So Many Fronts, So Little
In an incisive recent commentary, Gabriel Kolko warns that, "…there have always been limits to US power, and the question today is when and how the US will acknowledge this reality." Pointing to the necessary unpredictability of intervention, and its unwanted political side effects, Kolko questions whether a war on Iraq is either feasible or wise. Citing the potential repercussions for Iraq, Iran, Turkey and the Kurds, as well as the still chaotic state of Afghanistan, Kolko avers, "…the stakes are awesome and could preoccupy the world for years to come."
Military planners whose job is to more effectively kill people and destroy targets do not tend to think in these terms. Nor is it their job to. They are merely there to carry out the wishes of politicians who (like the evasive Dick Cheney) have always avoided doing what they command others to – that is, kill and/or die in combat.
War on Two Fronts
The traditional Pentagon policy of "war on two fronts" was criticized by Antiwar.com’s Justin Raimondo in the wake of 9/11. This baseless and entirely relative doctrine is intended to reassure the American people and intimidate any would-be antagonists. It amounts to mere sandbox one-upsmanship – just at a higher level.
That the "two fronts" logic is an arbitrary milestone goes almost without saying. If preparedness for one war is insufficient, then why stop at two? Why not three fronts, or four? Hell, why not half a dozen?
This, of course, is the dizzying dream of the war party, which, if given the chance, would not only prepare for but also execute as many wars as possible. Hawks salivate over the prospects of a Pentagon budget that aspires towards $480 billion in the next decade. Seeming to believe that security comes from high-priced, high-technology weapons, they have forgotten what the US military learned in Kosovo, and now, in Afghanistan: that human cleverness often trumps technology. But never mind – there is the unstated reality that producing war is a vital business for politically-connected corporations:
"The US weapons industry is a commercial business just like any other US corporation. By definition, this means that they must continue to grow and gain market share, or they will go out of business. Furthermore, many producers of commercial products are becoming increasingly dependent on winning a piece of the burgeoning US defense budget. Boeing, for example, builds commercial aircraft, but it also makes smart bombs and other military aviation hardware to stay afloat. Boeing’s commercial aircraft market is currently in a slump and workers are being laid off in Seattle. If the US government doesn’t use up its current inventory of weapons on Iraq and place fresh orders with Boeing soon, heads will roll."
Leaving the economic angle aside, there is the fact that however many fronts you want to add, this doctrine for military preparedness is inherently flawed. It overlooks those fronts that lurk all around us, forgotten or willfully avoided. By limiting the definition of a "front" to a purely militaristic theater of war, the Pentagon policy overlooks not only the other, potential war zones, but also the irreparable damage US intervention is doing to the perception of the country abroad. And this perception has a way of coming back to haunt us, whether in the form of terrorism, or in the loss of once-stalwart allies.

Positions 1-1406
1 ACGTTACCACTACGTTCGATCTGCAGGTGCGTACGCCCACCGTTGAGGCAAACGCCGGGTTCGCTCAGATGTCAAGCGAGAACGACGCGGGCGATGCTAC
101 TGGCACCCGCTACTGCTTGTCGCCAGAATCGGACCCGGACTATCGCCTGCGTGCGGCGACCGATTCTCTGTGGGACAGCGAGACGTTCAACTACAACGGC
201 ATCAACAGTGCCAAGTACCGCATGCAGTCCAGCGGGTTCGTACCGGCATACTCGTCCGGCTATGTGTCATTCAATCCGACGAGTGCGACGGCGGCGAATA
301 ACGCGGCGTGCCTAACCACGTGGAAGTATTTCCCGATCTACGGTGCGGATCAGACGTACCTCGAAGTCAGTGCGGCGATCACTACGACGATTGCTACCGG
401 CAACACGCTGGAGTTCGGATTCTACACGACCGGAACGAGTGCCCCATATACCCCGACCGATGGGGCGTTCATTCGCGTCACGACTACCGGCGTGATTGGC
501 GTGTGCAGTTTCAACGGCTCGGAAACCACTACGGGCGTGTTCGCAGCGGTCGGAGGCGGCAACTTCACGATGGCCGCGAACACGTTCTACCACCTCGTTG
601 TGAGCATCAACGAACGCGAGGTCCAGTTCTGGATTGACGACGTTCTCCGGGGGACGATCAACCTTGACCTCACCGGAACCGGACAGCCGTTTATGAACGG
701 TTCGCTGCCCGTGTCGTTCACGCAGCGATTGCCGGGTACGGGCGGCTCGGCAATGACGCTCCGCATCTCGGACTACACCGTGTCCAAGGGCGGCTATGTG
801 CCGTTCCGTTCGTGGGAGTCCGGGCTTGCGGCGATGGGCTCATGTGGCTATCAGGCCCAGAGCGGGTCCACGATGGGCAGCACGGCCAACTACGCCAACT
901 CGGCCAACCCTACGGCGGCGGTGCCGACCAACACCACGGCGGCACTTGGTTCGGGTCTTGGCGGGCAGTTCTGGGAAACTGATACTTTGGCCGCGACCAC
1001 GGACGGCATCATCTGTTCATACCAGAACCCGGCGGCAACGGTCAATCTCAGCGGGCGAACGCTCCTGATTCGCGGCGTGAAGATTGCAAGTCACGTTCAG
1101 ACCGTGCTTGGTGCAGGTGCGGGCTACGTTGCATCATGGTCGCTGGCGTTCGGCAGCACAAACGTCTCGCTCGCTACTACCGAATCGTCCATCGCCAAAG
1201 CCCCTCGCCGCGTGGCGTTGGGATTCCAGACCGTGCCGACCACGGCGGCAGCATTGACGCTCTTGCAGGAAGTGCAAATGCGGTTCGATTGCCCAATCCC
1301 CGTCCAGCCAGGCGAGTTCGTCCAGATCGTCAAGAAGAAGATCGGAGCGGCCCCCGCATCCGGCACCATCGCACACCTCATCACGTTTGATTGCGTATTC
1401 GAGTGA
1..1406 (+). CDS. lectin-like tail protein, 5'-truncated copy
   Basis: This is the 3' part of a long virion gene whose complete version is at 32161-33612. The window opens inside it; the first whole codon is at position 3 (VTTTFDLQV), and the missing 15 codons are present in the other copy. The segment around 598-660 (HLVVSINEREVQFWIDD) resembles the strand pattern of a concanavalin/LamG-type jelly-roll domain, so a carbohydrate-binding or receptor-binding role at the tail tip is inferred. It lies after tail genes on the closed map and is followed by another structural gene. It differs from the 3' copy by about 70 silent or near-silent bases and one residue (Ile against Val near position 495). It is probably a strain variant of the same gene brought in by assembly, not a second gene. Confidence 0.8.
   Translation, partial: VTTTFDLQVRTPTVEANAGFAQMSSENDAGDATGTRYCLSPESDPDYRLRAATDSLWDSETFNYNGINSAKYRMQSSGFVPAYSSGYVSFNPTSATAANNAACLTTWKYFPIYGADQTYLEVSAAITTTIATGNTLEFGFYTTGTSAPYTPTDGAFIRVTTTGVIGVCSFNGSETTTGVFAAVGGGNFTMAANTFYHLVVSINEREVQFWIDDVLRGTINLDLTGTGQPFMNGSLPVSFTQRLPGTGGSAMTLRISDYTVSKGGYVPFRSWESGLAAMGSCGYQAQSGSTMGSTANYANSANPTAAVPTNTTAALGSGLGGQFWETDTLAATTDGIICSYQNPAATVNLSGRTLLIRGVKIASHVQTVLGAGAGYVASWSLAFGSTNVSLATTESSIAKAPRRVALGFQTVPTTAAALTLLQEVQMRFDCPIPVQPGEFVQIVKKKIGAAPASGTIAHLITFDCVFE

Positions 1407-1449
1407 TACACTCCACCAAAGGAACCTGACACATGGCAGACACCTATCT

The Price of Intervention: Destabilization
However effective it may seem in a simplistic military sense, American intervention abroad has created more problems than it has solved. This is especially the case now. First of all is the rising tide of anti-American sentiment throughout the world, which even stodgy establishment vehicles like Foreign Affairs have noted. Nearly everyone outside of the country is opposed to a war on Iraq, though the government has chosen to block out this dissent. But American belligerence not only gives terrorists and would-be terrorists reason to retaliate, it also makes staunch allies nervous – and potentially unstable.
In the first category we have the European Union states. In Britain, Bush’s lapdog Blair is starting to get cold feet, fearing a backbench rebellion from his Labor Party ministers. Increasingly powerful leaders Germany and France have been opposed to the Iraq campaign. This accurately reflects the views of their constituents. If honorary EU president Greece has its way, the continent’s policy will officially oppose war on Iraq.
Yet outside the Union the situation is different. In thoroughly colonized Macedonia, for example, the Americans have been given use of airspace for an attack on Iraq. In an act of supreme irony, Skopje has even offered the US two helicopter crews for a war on Iraq – the very same ones who were prevented by the US from defending their own country in 2001.
The situation is even worse a little further east. In Iran, dark suspicions abound about the US’ intentions after Iraq. Saudi Arabia and other Arab states are understandably nervous about popular outrage. And then there is Turkey. I have discussed this "special case" several times in the past few months. Quite simply, the dangers for destabilization are greatest here. In the event of a war, a grim race for the oil fields of Kirkuk and regional control will ensue between Turkey and the Kurds. There are two nightmare scenarios for Ankara: first, that an independent Kurdistan gain support from Turkish Kurds, and second, that American "peacekeepers" would then decide to set up shop there – a move which would strip Turkey of its sovereignty, and decidedly limit its regional influence.
For its part, the US has pledged cash and military assistance to its favorite ally in return for Iraq compliance. Turkish leaders have called an eleventh-hour summit with Middle East countries to formulate a draft on peaceful resolution of the Iraq issue, troubled as they are by the potential fallout at home:
"Apart from the damage war would do to the important tourist industry, foreign investment would almost certainly be hit and a likely increase in oil prices would damage the country. Similarly, cross-border trade with Iraq, which has been gradually built up over more than 10 years, will suffer enormously."
The Price of Intervention: the Human Dimension
One of our favorite Balkan commentators, Dr. Sam Vaknin, raises the issue of America’s blemished record abroad in terms of peacekeeping missions in an incendiary piece on the old Central European Review. Using the example of the rape and murder of a 13 year-old Albanian girl by American sergeant Frank Ronghi, Vaknin touches on the root of the problem – a colonizer mentality whereby "natives come cheap, their lives dispensable":
"Ronghi, described as a wholesome American phenomenon by friends, family and commanders, blamed the day: "I don't know what went wrong that day," he said. He might as well have been discussing a scorched omelette.